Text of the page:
The Ghost of Cameron Todd Willingham

For the rest of Rick Perry's political career, may Willingham always be by his side:


The fire investigators who fingered Willingham relied on the kind of sorcery that fire scientists have tried for the past 20 years to chase from the field. The informant, for his part, claimed that Willingham had inexplicably blurted out a confession, then recanted his tale. Then, in the words of New Yorker reporter David Grann, he "recanted his recantation." When Grann tracked him down in 2009, he told him that "it's very possible I misunderstood" what Willingham said, pausing to add "the statute of limitations has run out on perjury, hasn't it?" 

Perry was unswayed by pleas from Willingham's lawyers and rejected their request for a 30-day reprieve. This registers as a rather mild atrocity in Texas, a state that does not so much tinker with the machinery of death as it gleefully fumbles at the controls. In 2000, an investigation by The Chicago Tribune found that almost one-third of court-appointed defense lawyers in capital cases in Texas had, at some point, been publicly sanctioned by the state's trial board. The Tribune uncovered cases of lawyers falling asleep at trials, engaging in extortion and assaulting teenage girls.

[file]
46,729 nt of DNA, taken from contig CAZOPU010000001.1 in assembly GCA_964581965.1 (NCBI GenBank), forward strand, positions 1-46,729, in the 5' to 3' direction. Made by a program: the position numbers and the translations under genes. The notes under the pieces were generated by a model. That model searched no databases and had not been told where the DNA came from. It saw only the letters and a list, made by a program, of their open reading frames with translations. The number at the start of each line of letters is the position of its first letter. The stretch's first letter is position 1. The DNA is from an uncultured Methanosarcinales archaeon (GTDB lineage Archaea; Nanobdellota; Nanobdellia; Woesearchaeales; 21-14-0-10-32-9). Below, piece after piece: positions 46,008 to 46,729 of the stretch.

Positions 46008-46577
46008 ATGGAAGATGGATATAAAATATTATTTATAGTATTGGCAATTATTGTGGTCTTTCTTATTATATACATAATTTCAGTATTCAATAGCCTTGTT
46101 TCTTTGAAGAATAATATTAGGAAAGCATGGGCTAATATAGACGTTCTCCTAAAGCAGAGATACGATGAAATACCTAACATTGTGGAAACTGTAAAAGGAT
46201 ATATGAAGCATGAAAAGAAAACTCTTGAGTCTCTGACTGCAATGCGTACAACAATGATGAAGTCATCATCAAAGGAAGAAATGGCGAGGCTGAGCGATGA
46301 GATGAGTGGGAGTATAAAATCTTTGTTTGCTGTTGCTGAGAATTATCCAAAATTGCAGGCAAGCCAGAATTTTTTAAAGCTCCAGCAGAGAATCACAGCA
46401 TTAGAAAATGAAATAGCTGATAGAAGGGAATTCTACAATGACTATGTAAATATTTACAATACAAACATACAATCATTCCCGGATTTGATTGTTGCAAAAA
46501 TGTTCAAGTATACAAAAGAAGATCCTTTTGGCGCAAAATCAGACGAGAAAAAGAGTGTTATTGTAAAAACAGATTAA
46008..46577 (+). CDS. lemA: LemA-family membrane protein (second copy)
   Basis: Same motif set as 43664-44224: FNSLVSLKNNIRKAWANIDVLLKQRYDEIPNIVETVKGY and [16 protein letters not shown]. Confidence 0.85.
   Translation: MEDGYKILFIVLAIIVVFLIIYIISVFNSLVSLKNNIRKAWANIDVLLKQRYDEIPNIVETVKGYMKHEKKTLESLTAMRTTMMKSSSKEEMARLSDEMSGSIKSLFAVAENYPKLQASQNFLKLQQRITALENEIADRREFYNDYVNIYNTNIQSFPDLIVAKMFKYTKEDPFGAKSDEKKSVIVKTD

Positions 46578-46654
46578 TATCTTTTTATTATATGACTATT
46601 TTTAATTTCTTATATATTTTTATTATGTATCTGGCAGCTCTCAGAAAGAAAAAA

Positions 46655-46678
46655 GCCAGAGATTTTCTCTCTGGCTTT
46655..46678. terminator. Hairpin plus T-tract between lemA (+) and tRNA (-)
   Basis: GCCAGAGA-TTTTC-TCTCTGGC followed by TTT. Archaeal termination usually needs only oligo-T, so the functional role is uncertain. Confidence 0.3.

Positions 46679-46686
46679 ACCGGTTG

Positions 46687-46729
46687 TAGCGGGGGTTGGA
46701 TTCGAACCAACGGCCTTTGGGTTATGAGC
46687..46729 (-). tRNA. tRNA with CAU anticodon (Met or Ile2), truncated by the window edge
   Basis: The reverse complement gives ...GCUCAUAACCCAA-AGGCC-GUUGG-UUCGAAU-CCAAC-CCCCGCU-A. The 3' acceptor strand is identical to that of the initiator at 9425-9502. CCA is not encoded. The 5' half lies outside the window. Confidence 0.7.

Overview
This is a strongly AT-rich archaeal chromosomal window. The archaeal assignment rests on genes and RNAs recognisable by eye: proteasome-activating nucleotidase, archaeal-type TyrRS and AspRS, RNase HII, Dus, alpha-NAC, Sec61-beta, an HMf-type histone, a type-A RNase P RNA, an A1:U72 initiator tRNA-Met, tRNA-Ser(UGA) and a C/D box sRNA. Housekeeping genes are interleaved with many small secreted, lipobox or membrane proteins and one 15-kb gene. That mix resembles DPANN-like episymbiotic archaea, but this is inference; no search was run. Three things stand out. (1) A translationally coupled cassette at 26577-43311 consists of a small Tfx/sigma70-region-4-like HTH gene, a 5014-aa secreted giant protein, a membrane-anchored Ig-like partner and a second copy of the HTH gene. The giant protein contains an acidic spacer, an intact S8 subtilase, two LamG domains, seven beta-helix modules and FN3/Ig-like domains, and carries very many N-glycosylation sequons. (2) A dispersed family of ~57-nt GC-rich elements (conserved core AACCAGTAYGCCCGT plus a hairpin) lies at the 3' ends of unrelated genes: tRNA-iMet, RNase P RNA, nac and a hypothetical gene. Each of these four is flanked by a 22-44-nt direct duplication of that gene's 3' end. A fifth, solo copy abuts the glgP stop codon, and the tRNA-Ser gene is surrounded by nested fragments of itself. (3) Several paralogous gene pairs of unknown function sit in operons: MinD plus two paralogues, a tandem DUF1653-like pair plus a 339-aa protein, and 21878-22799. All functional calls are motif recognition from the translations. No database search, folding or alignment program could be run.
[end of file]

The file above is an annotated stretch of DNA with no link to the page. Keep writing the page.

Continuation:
Prosecutors and police were found concealing evidence or worse. In 1980, Cesar Fierro received the death penalty on the strength of a confession secured after an El Paso sheriff colluded with police across the border in Juárez, Mexico, who arrested Fierro's parents and threatened to attach an electric generator to his stepfather's genitals. Fierro is still on death row. 

Texas regularly executes more criminals than any other state, and does so in such haphazard fashion that it could be comic. 

Except people are dying.

There really is no polite way to say this: The particular manner in which Texas employs the death penalty is a disgrace to the country. And there's no real end in sight. I am opposed to the death penalty, largely because I think a situation like this, somewhere, is unavoidable. 

On Willingham, I highly recommend everyone in the DC area check out Incendiary, which looks at the case. The explanation of fire science, and the phrenology employed by arson investigators in the case, is gripping. See it. 

And if you haven't read David Grann's piece on the case, please make time. The two compliment each other well.
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Ta-Nehisi Coates is a national correspondent at The Atlantic, where he writes about culture, politics, and social issues. He is the author of the memoir The Beautiful Struggle.

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